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Boyhood hits close to home

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The subjectivity of time will never cease to fascinate me – how can something so immutable be experienced at paces from the glacial (YouTube ads) to the impossibly fleeting (Eurovision)?

We visit with our families and we’re subjected to near-constant reminders of time’s passage – “You’re so tall”;  “He’s all grown up”; “I remember when you were this big” – while our experience from day to day holds none of this wonder.

As every year gets shorter, you think how quickly time must pass for your 88-year-old grandmother. It’s an experience that is scary, universal and extraordinarily difficult to capture in most art, let alone cinema with its arsenal of timey-wimey fakery and manipulation designed to maximise dramatic effect.

Enter Richard Linklater, director of Boyhood. Clearly a man of vision, he shot this movie with the same cast over 12 years from 2002 to 2013, following one boy and his family.

Ellar Coltrane plays Mason, whom we see from the ages of six to 18 along with his single mother Olivia (Patricia Arquette), elder sister Samantha (Lorelei Linklater) and flaky father Mason Snr (Ethan Hawke), as well as an ever-changing cast of family and friends.

I could summarise the plot for you, but you already know it. What happens to families happens on screen – relationships form and dissolve, people grow, truths calcify and individuals get on with their lives. All the while, gradual physical changes assure us of the veracity of this project – Mason shoots up around age 14, Olivia’s laugh lines become deeper, Mason Snr’s flat stomach gives way to a middle-aged paunch.

Boyhood does not explicitly place itself in time – there are no “five years later” title cards. Linklater uses the soundtrack to great effect to place the movie temporally, along with sidelong references to current events.

The film is quite long, at 166 minutes. But this stretch of time is necessary for it to succeed; you lose yourself in this world, and by the end you struggle to remember the details of what came before, just burning moments – much like real life. Once you accept that the usual clichés of Feature Film Drama are null and void, you can begin to soak in the quiet genius of this work.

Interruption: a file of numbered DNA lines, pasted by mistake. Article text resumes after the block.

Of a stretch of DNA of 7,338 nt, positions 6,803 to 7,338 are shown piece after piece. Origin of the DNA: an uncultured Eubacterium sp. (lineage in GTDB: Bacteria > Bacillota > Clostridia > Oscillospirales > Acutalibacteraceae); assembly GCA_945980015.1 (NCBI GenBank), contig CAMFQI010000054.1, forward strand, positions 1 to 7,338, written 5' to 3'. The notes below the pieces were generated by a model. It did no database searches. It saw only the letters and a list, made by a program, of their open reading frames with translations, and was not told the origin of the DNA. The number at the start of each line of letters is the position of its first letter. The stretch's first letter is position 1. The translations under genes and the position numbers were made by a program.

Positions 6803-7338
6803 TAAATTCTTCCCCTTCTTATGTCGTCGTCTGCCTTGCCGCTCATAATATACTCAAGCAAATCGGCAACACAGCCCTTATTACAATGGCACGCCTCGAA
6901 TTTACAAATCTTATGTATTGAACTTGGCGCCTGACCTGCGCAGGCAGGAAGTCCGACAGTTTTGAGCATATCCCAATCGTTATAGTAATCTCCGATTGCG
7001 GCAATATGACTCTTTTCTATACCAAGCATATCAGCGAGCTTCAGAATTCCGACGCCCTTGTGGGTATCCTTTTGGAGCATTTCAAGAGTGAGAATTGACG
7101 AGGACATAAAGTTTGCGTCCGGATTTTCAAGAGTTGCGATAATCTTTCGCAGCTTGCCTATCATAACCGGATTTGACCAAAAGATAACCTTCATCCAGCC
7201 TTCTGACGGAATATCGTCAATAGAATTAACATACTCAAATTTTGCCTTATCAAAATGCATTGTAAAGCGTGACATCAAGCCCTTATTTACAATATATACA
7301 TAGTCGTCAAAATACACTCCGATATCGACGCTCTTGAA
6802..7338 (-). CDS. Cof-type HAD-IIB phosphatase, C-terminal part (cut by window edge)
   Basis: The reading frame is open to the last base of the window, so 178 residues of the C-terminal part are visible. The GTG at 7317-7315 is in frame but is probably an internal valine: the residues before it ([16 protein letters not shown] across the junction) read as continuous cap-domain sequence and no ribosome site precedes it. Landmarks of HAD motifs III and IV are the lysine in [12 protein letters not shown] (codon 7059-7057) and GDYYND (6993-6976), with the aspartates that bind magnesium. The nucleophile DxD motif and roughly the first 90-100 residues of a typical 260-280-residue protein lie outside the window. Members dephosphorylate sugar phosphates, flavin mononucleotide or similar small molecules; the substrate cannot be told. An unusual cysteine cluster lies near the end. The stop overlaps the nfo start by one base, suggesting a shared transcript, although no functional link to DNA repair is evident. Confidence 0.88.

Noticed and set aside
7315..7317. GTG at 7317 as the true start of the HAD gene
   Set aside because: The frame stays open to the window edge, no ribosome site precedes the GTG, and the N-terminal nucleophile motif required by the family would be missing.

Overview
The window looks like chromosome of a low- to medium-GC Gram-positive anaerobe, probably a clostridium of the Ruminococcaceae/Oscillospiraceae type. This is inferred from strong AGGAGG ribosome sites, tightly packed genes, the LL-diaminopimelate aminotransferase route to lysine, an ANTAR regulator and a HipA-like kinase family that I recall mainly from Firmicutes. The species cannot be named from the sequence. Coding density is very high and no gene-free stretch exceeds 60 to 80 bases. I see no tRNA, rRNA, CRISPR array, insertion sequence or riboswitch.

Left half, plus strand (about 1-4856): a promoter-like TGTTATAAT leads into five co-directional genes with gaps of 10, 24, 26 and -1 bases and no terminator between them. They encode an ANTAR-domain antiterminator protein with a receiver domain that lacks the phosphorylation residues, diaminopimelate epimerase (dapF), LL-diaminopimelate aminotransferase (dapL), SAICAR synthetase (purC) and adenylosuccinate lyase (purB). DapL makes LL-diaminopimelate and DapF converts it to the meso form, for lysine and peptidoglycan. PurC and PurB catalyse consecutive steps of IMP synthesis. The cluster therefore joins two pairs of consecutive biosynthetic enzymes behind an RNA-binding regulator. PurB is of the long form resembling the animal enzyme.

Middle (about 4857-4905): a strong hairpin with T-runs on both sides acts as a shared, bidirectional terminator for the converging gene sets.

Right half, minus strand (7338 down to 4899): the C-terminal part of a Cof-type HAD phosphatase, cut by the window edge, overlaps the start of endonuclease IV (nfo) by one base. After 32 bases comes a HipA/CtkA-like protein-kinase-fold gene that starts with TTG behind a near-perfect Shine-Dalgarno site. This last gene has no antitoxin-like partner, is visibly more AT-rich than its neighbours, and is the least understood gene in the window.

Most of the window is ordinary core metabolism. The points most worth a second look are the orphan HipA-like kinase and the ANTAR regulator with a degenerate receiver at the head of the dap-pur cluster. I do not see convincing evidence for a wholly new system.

Coltrane’s performance as Mason is fascinating. It’s analogous to the feeling of watching the young actors in the Harry Potter franchise – the actors beginning as vessels for a grown-up creative team, then slowly asserting their own agency as they age. Coltrane’s main job in the first half of the film is physical – just grow as the world washes over you. As he matures, the role becomes more complex, and we see Mason transform into a brooding teen faced with the big decisions.

Arquette is stellar as Mason’s mum, bringing an arresting vulnerability to every stage of Olivia’s life. The other fascinating aspect of this film is being able to see behind the closed doors of parenthood – as I see Mason’s life mirror my own, I can see his parents’ struggles and triumphs without the distortive lens of the parent-child relationship, and imagine what my own parents must have dealt with while I was growing up.

For me, the film hit very close to home – the experience of boyhood is obviously mine to remember, and the film’s chronology nearly matches my own. It is astonishing to see this experience re-created so faithfully, and with such sensitivity. You believe while growing up that your experiences are unique, yet this film places Mason in dozens of situations that prompted flashbacks to my own past.

It has been easy for me to shed the skin of childhood and move into the adult world, so easy that I have left behind many memories – some joyous, some traumatic. Boyhood stirred that past, and I’m not yet sure what that means.

We are exposed to incredible confections in cinema thanks to ever-expanding graphics budgets. Space travel to lush alien worlds? Meh. Killer creatures from the bottom of the sea? Yawn. But Boyhood gives us a glimpse of what can be achieved with a generous budget of time rather than money, and it is an extraordinary piece of cinema.

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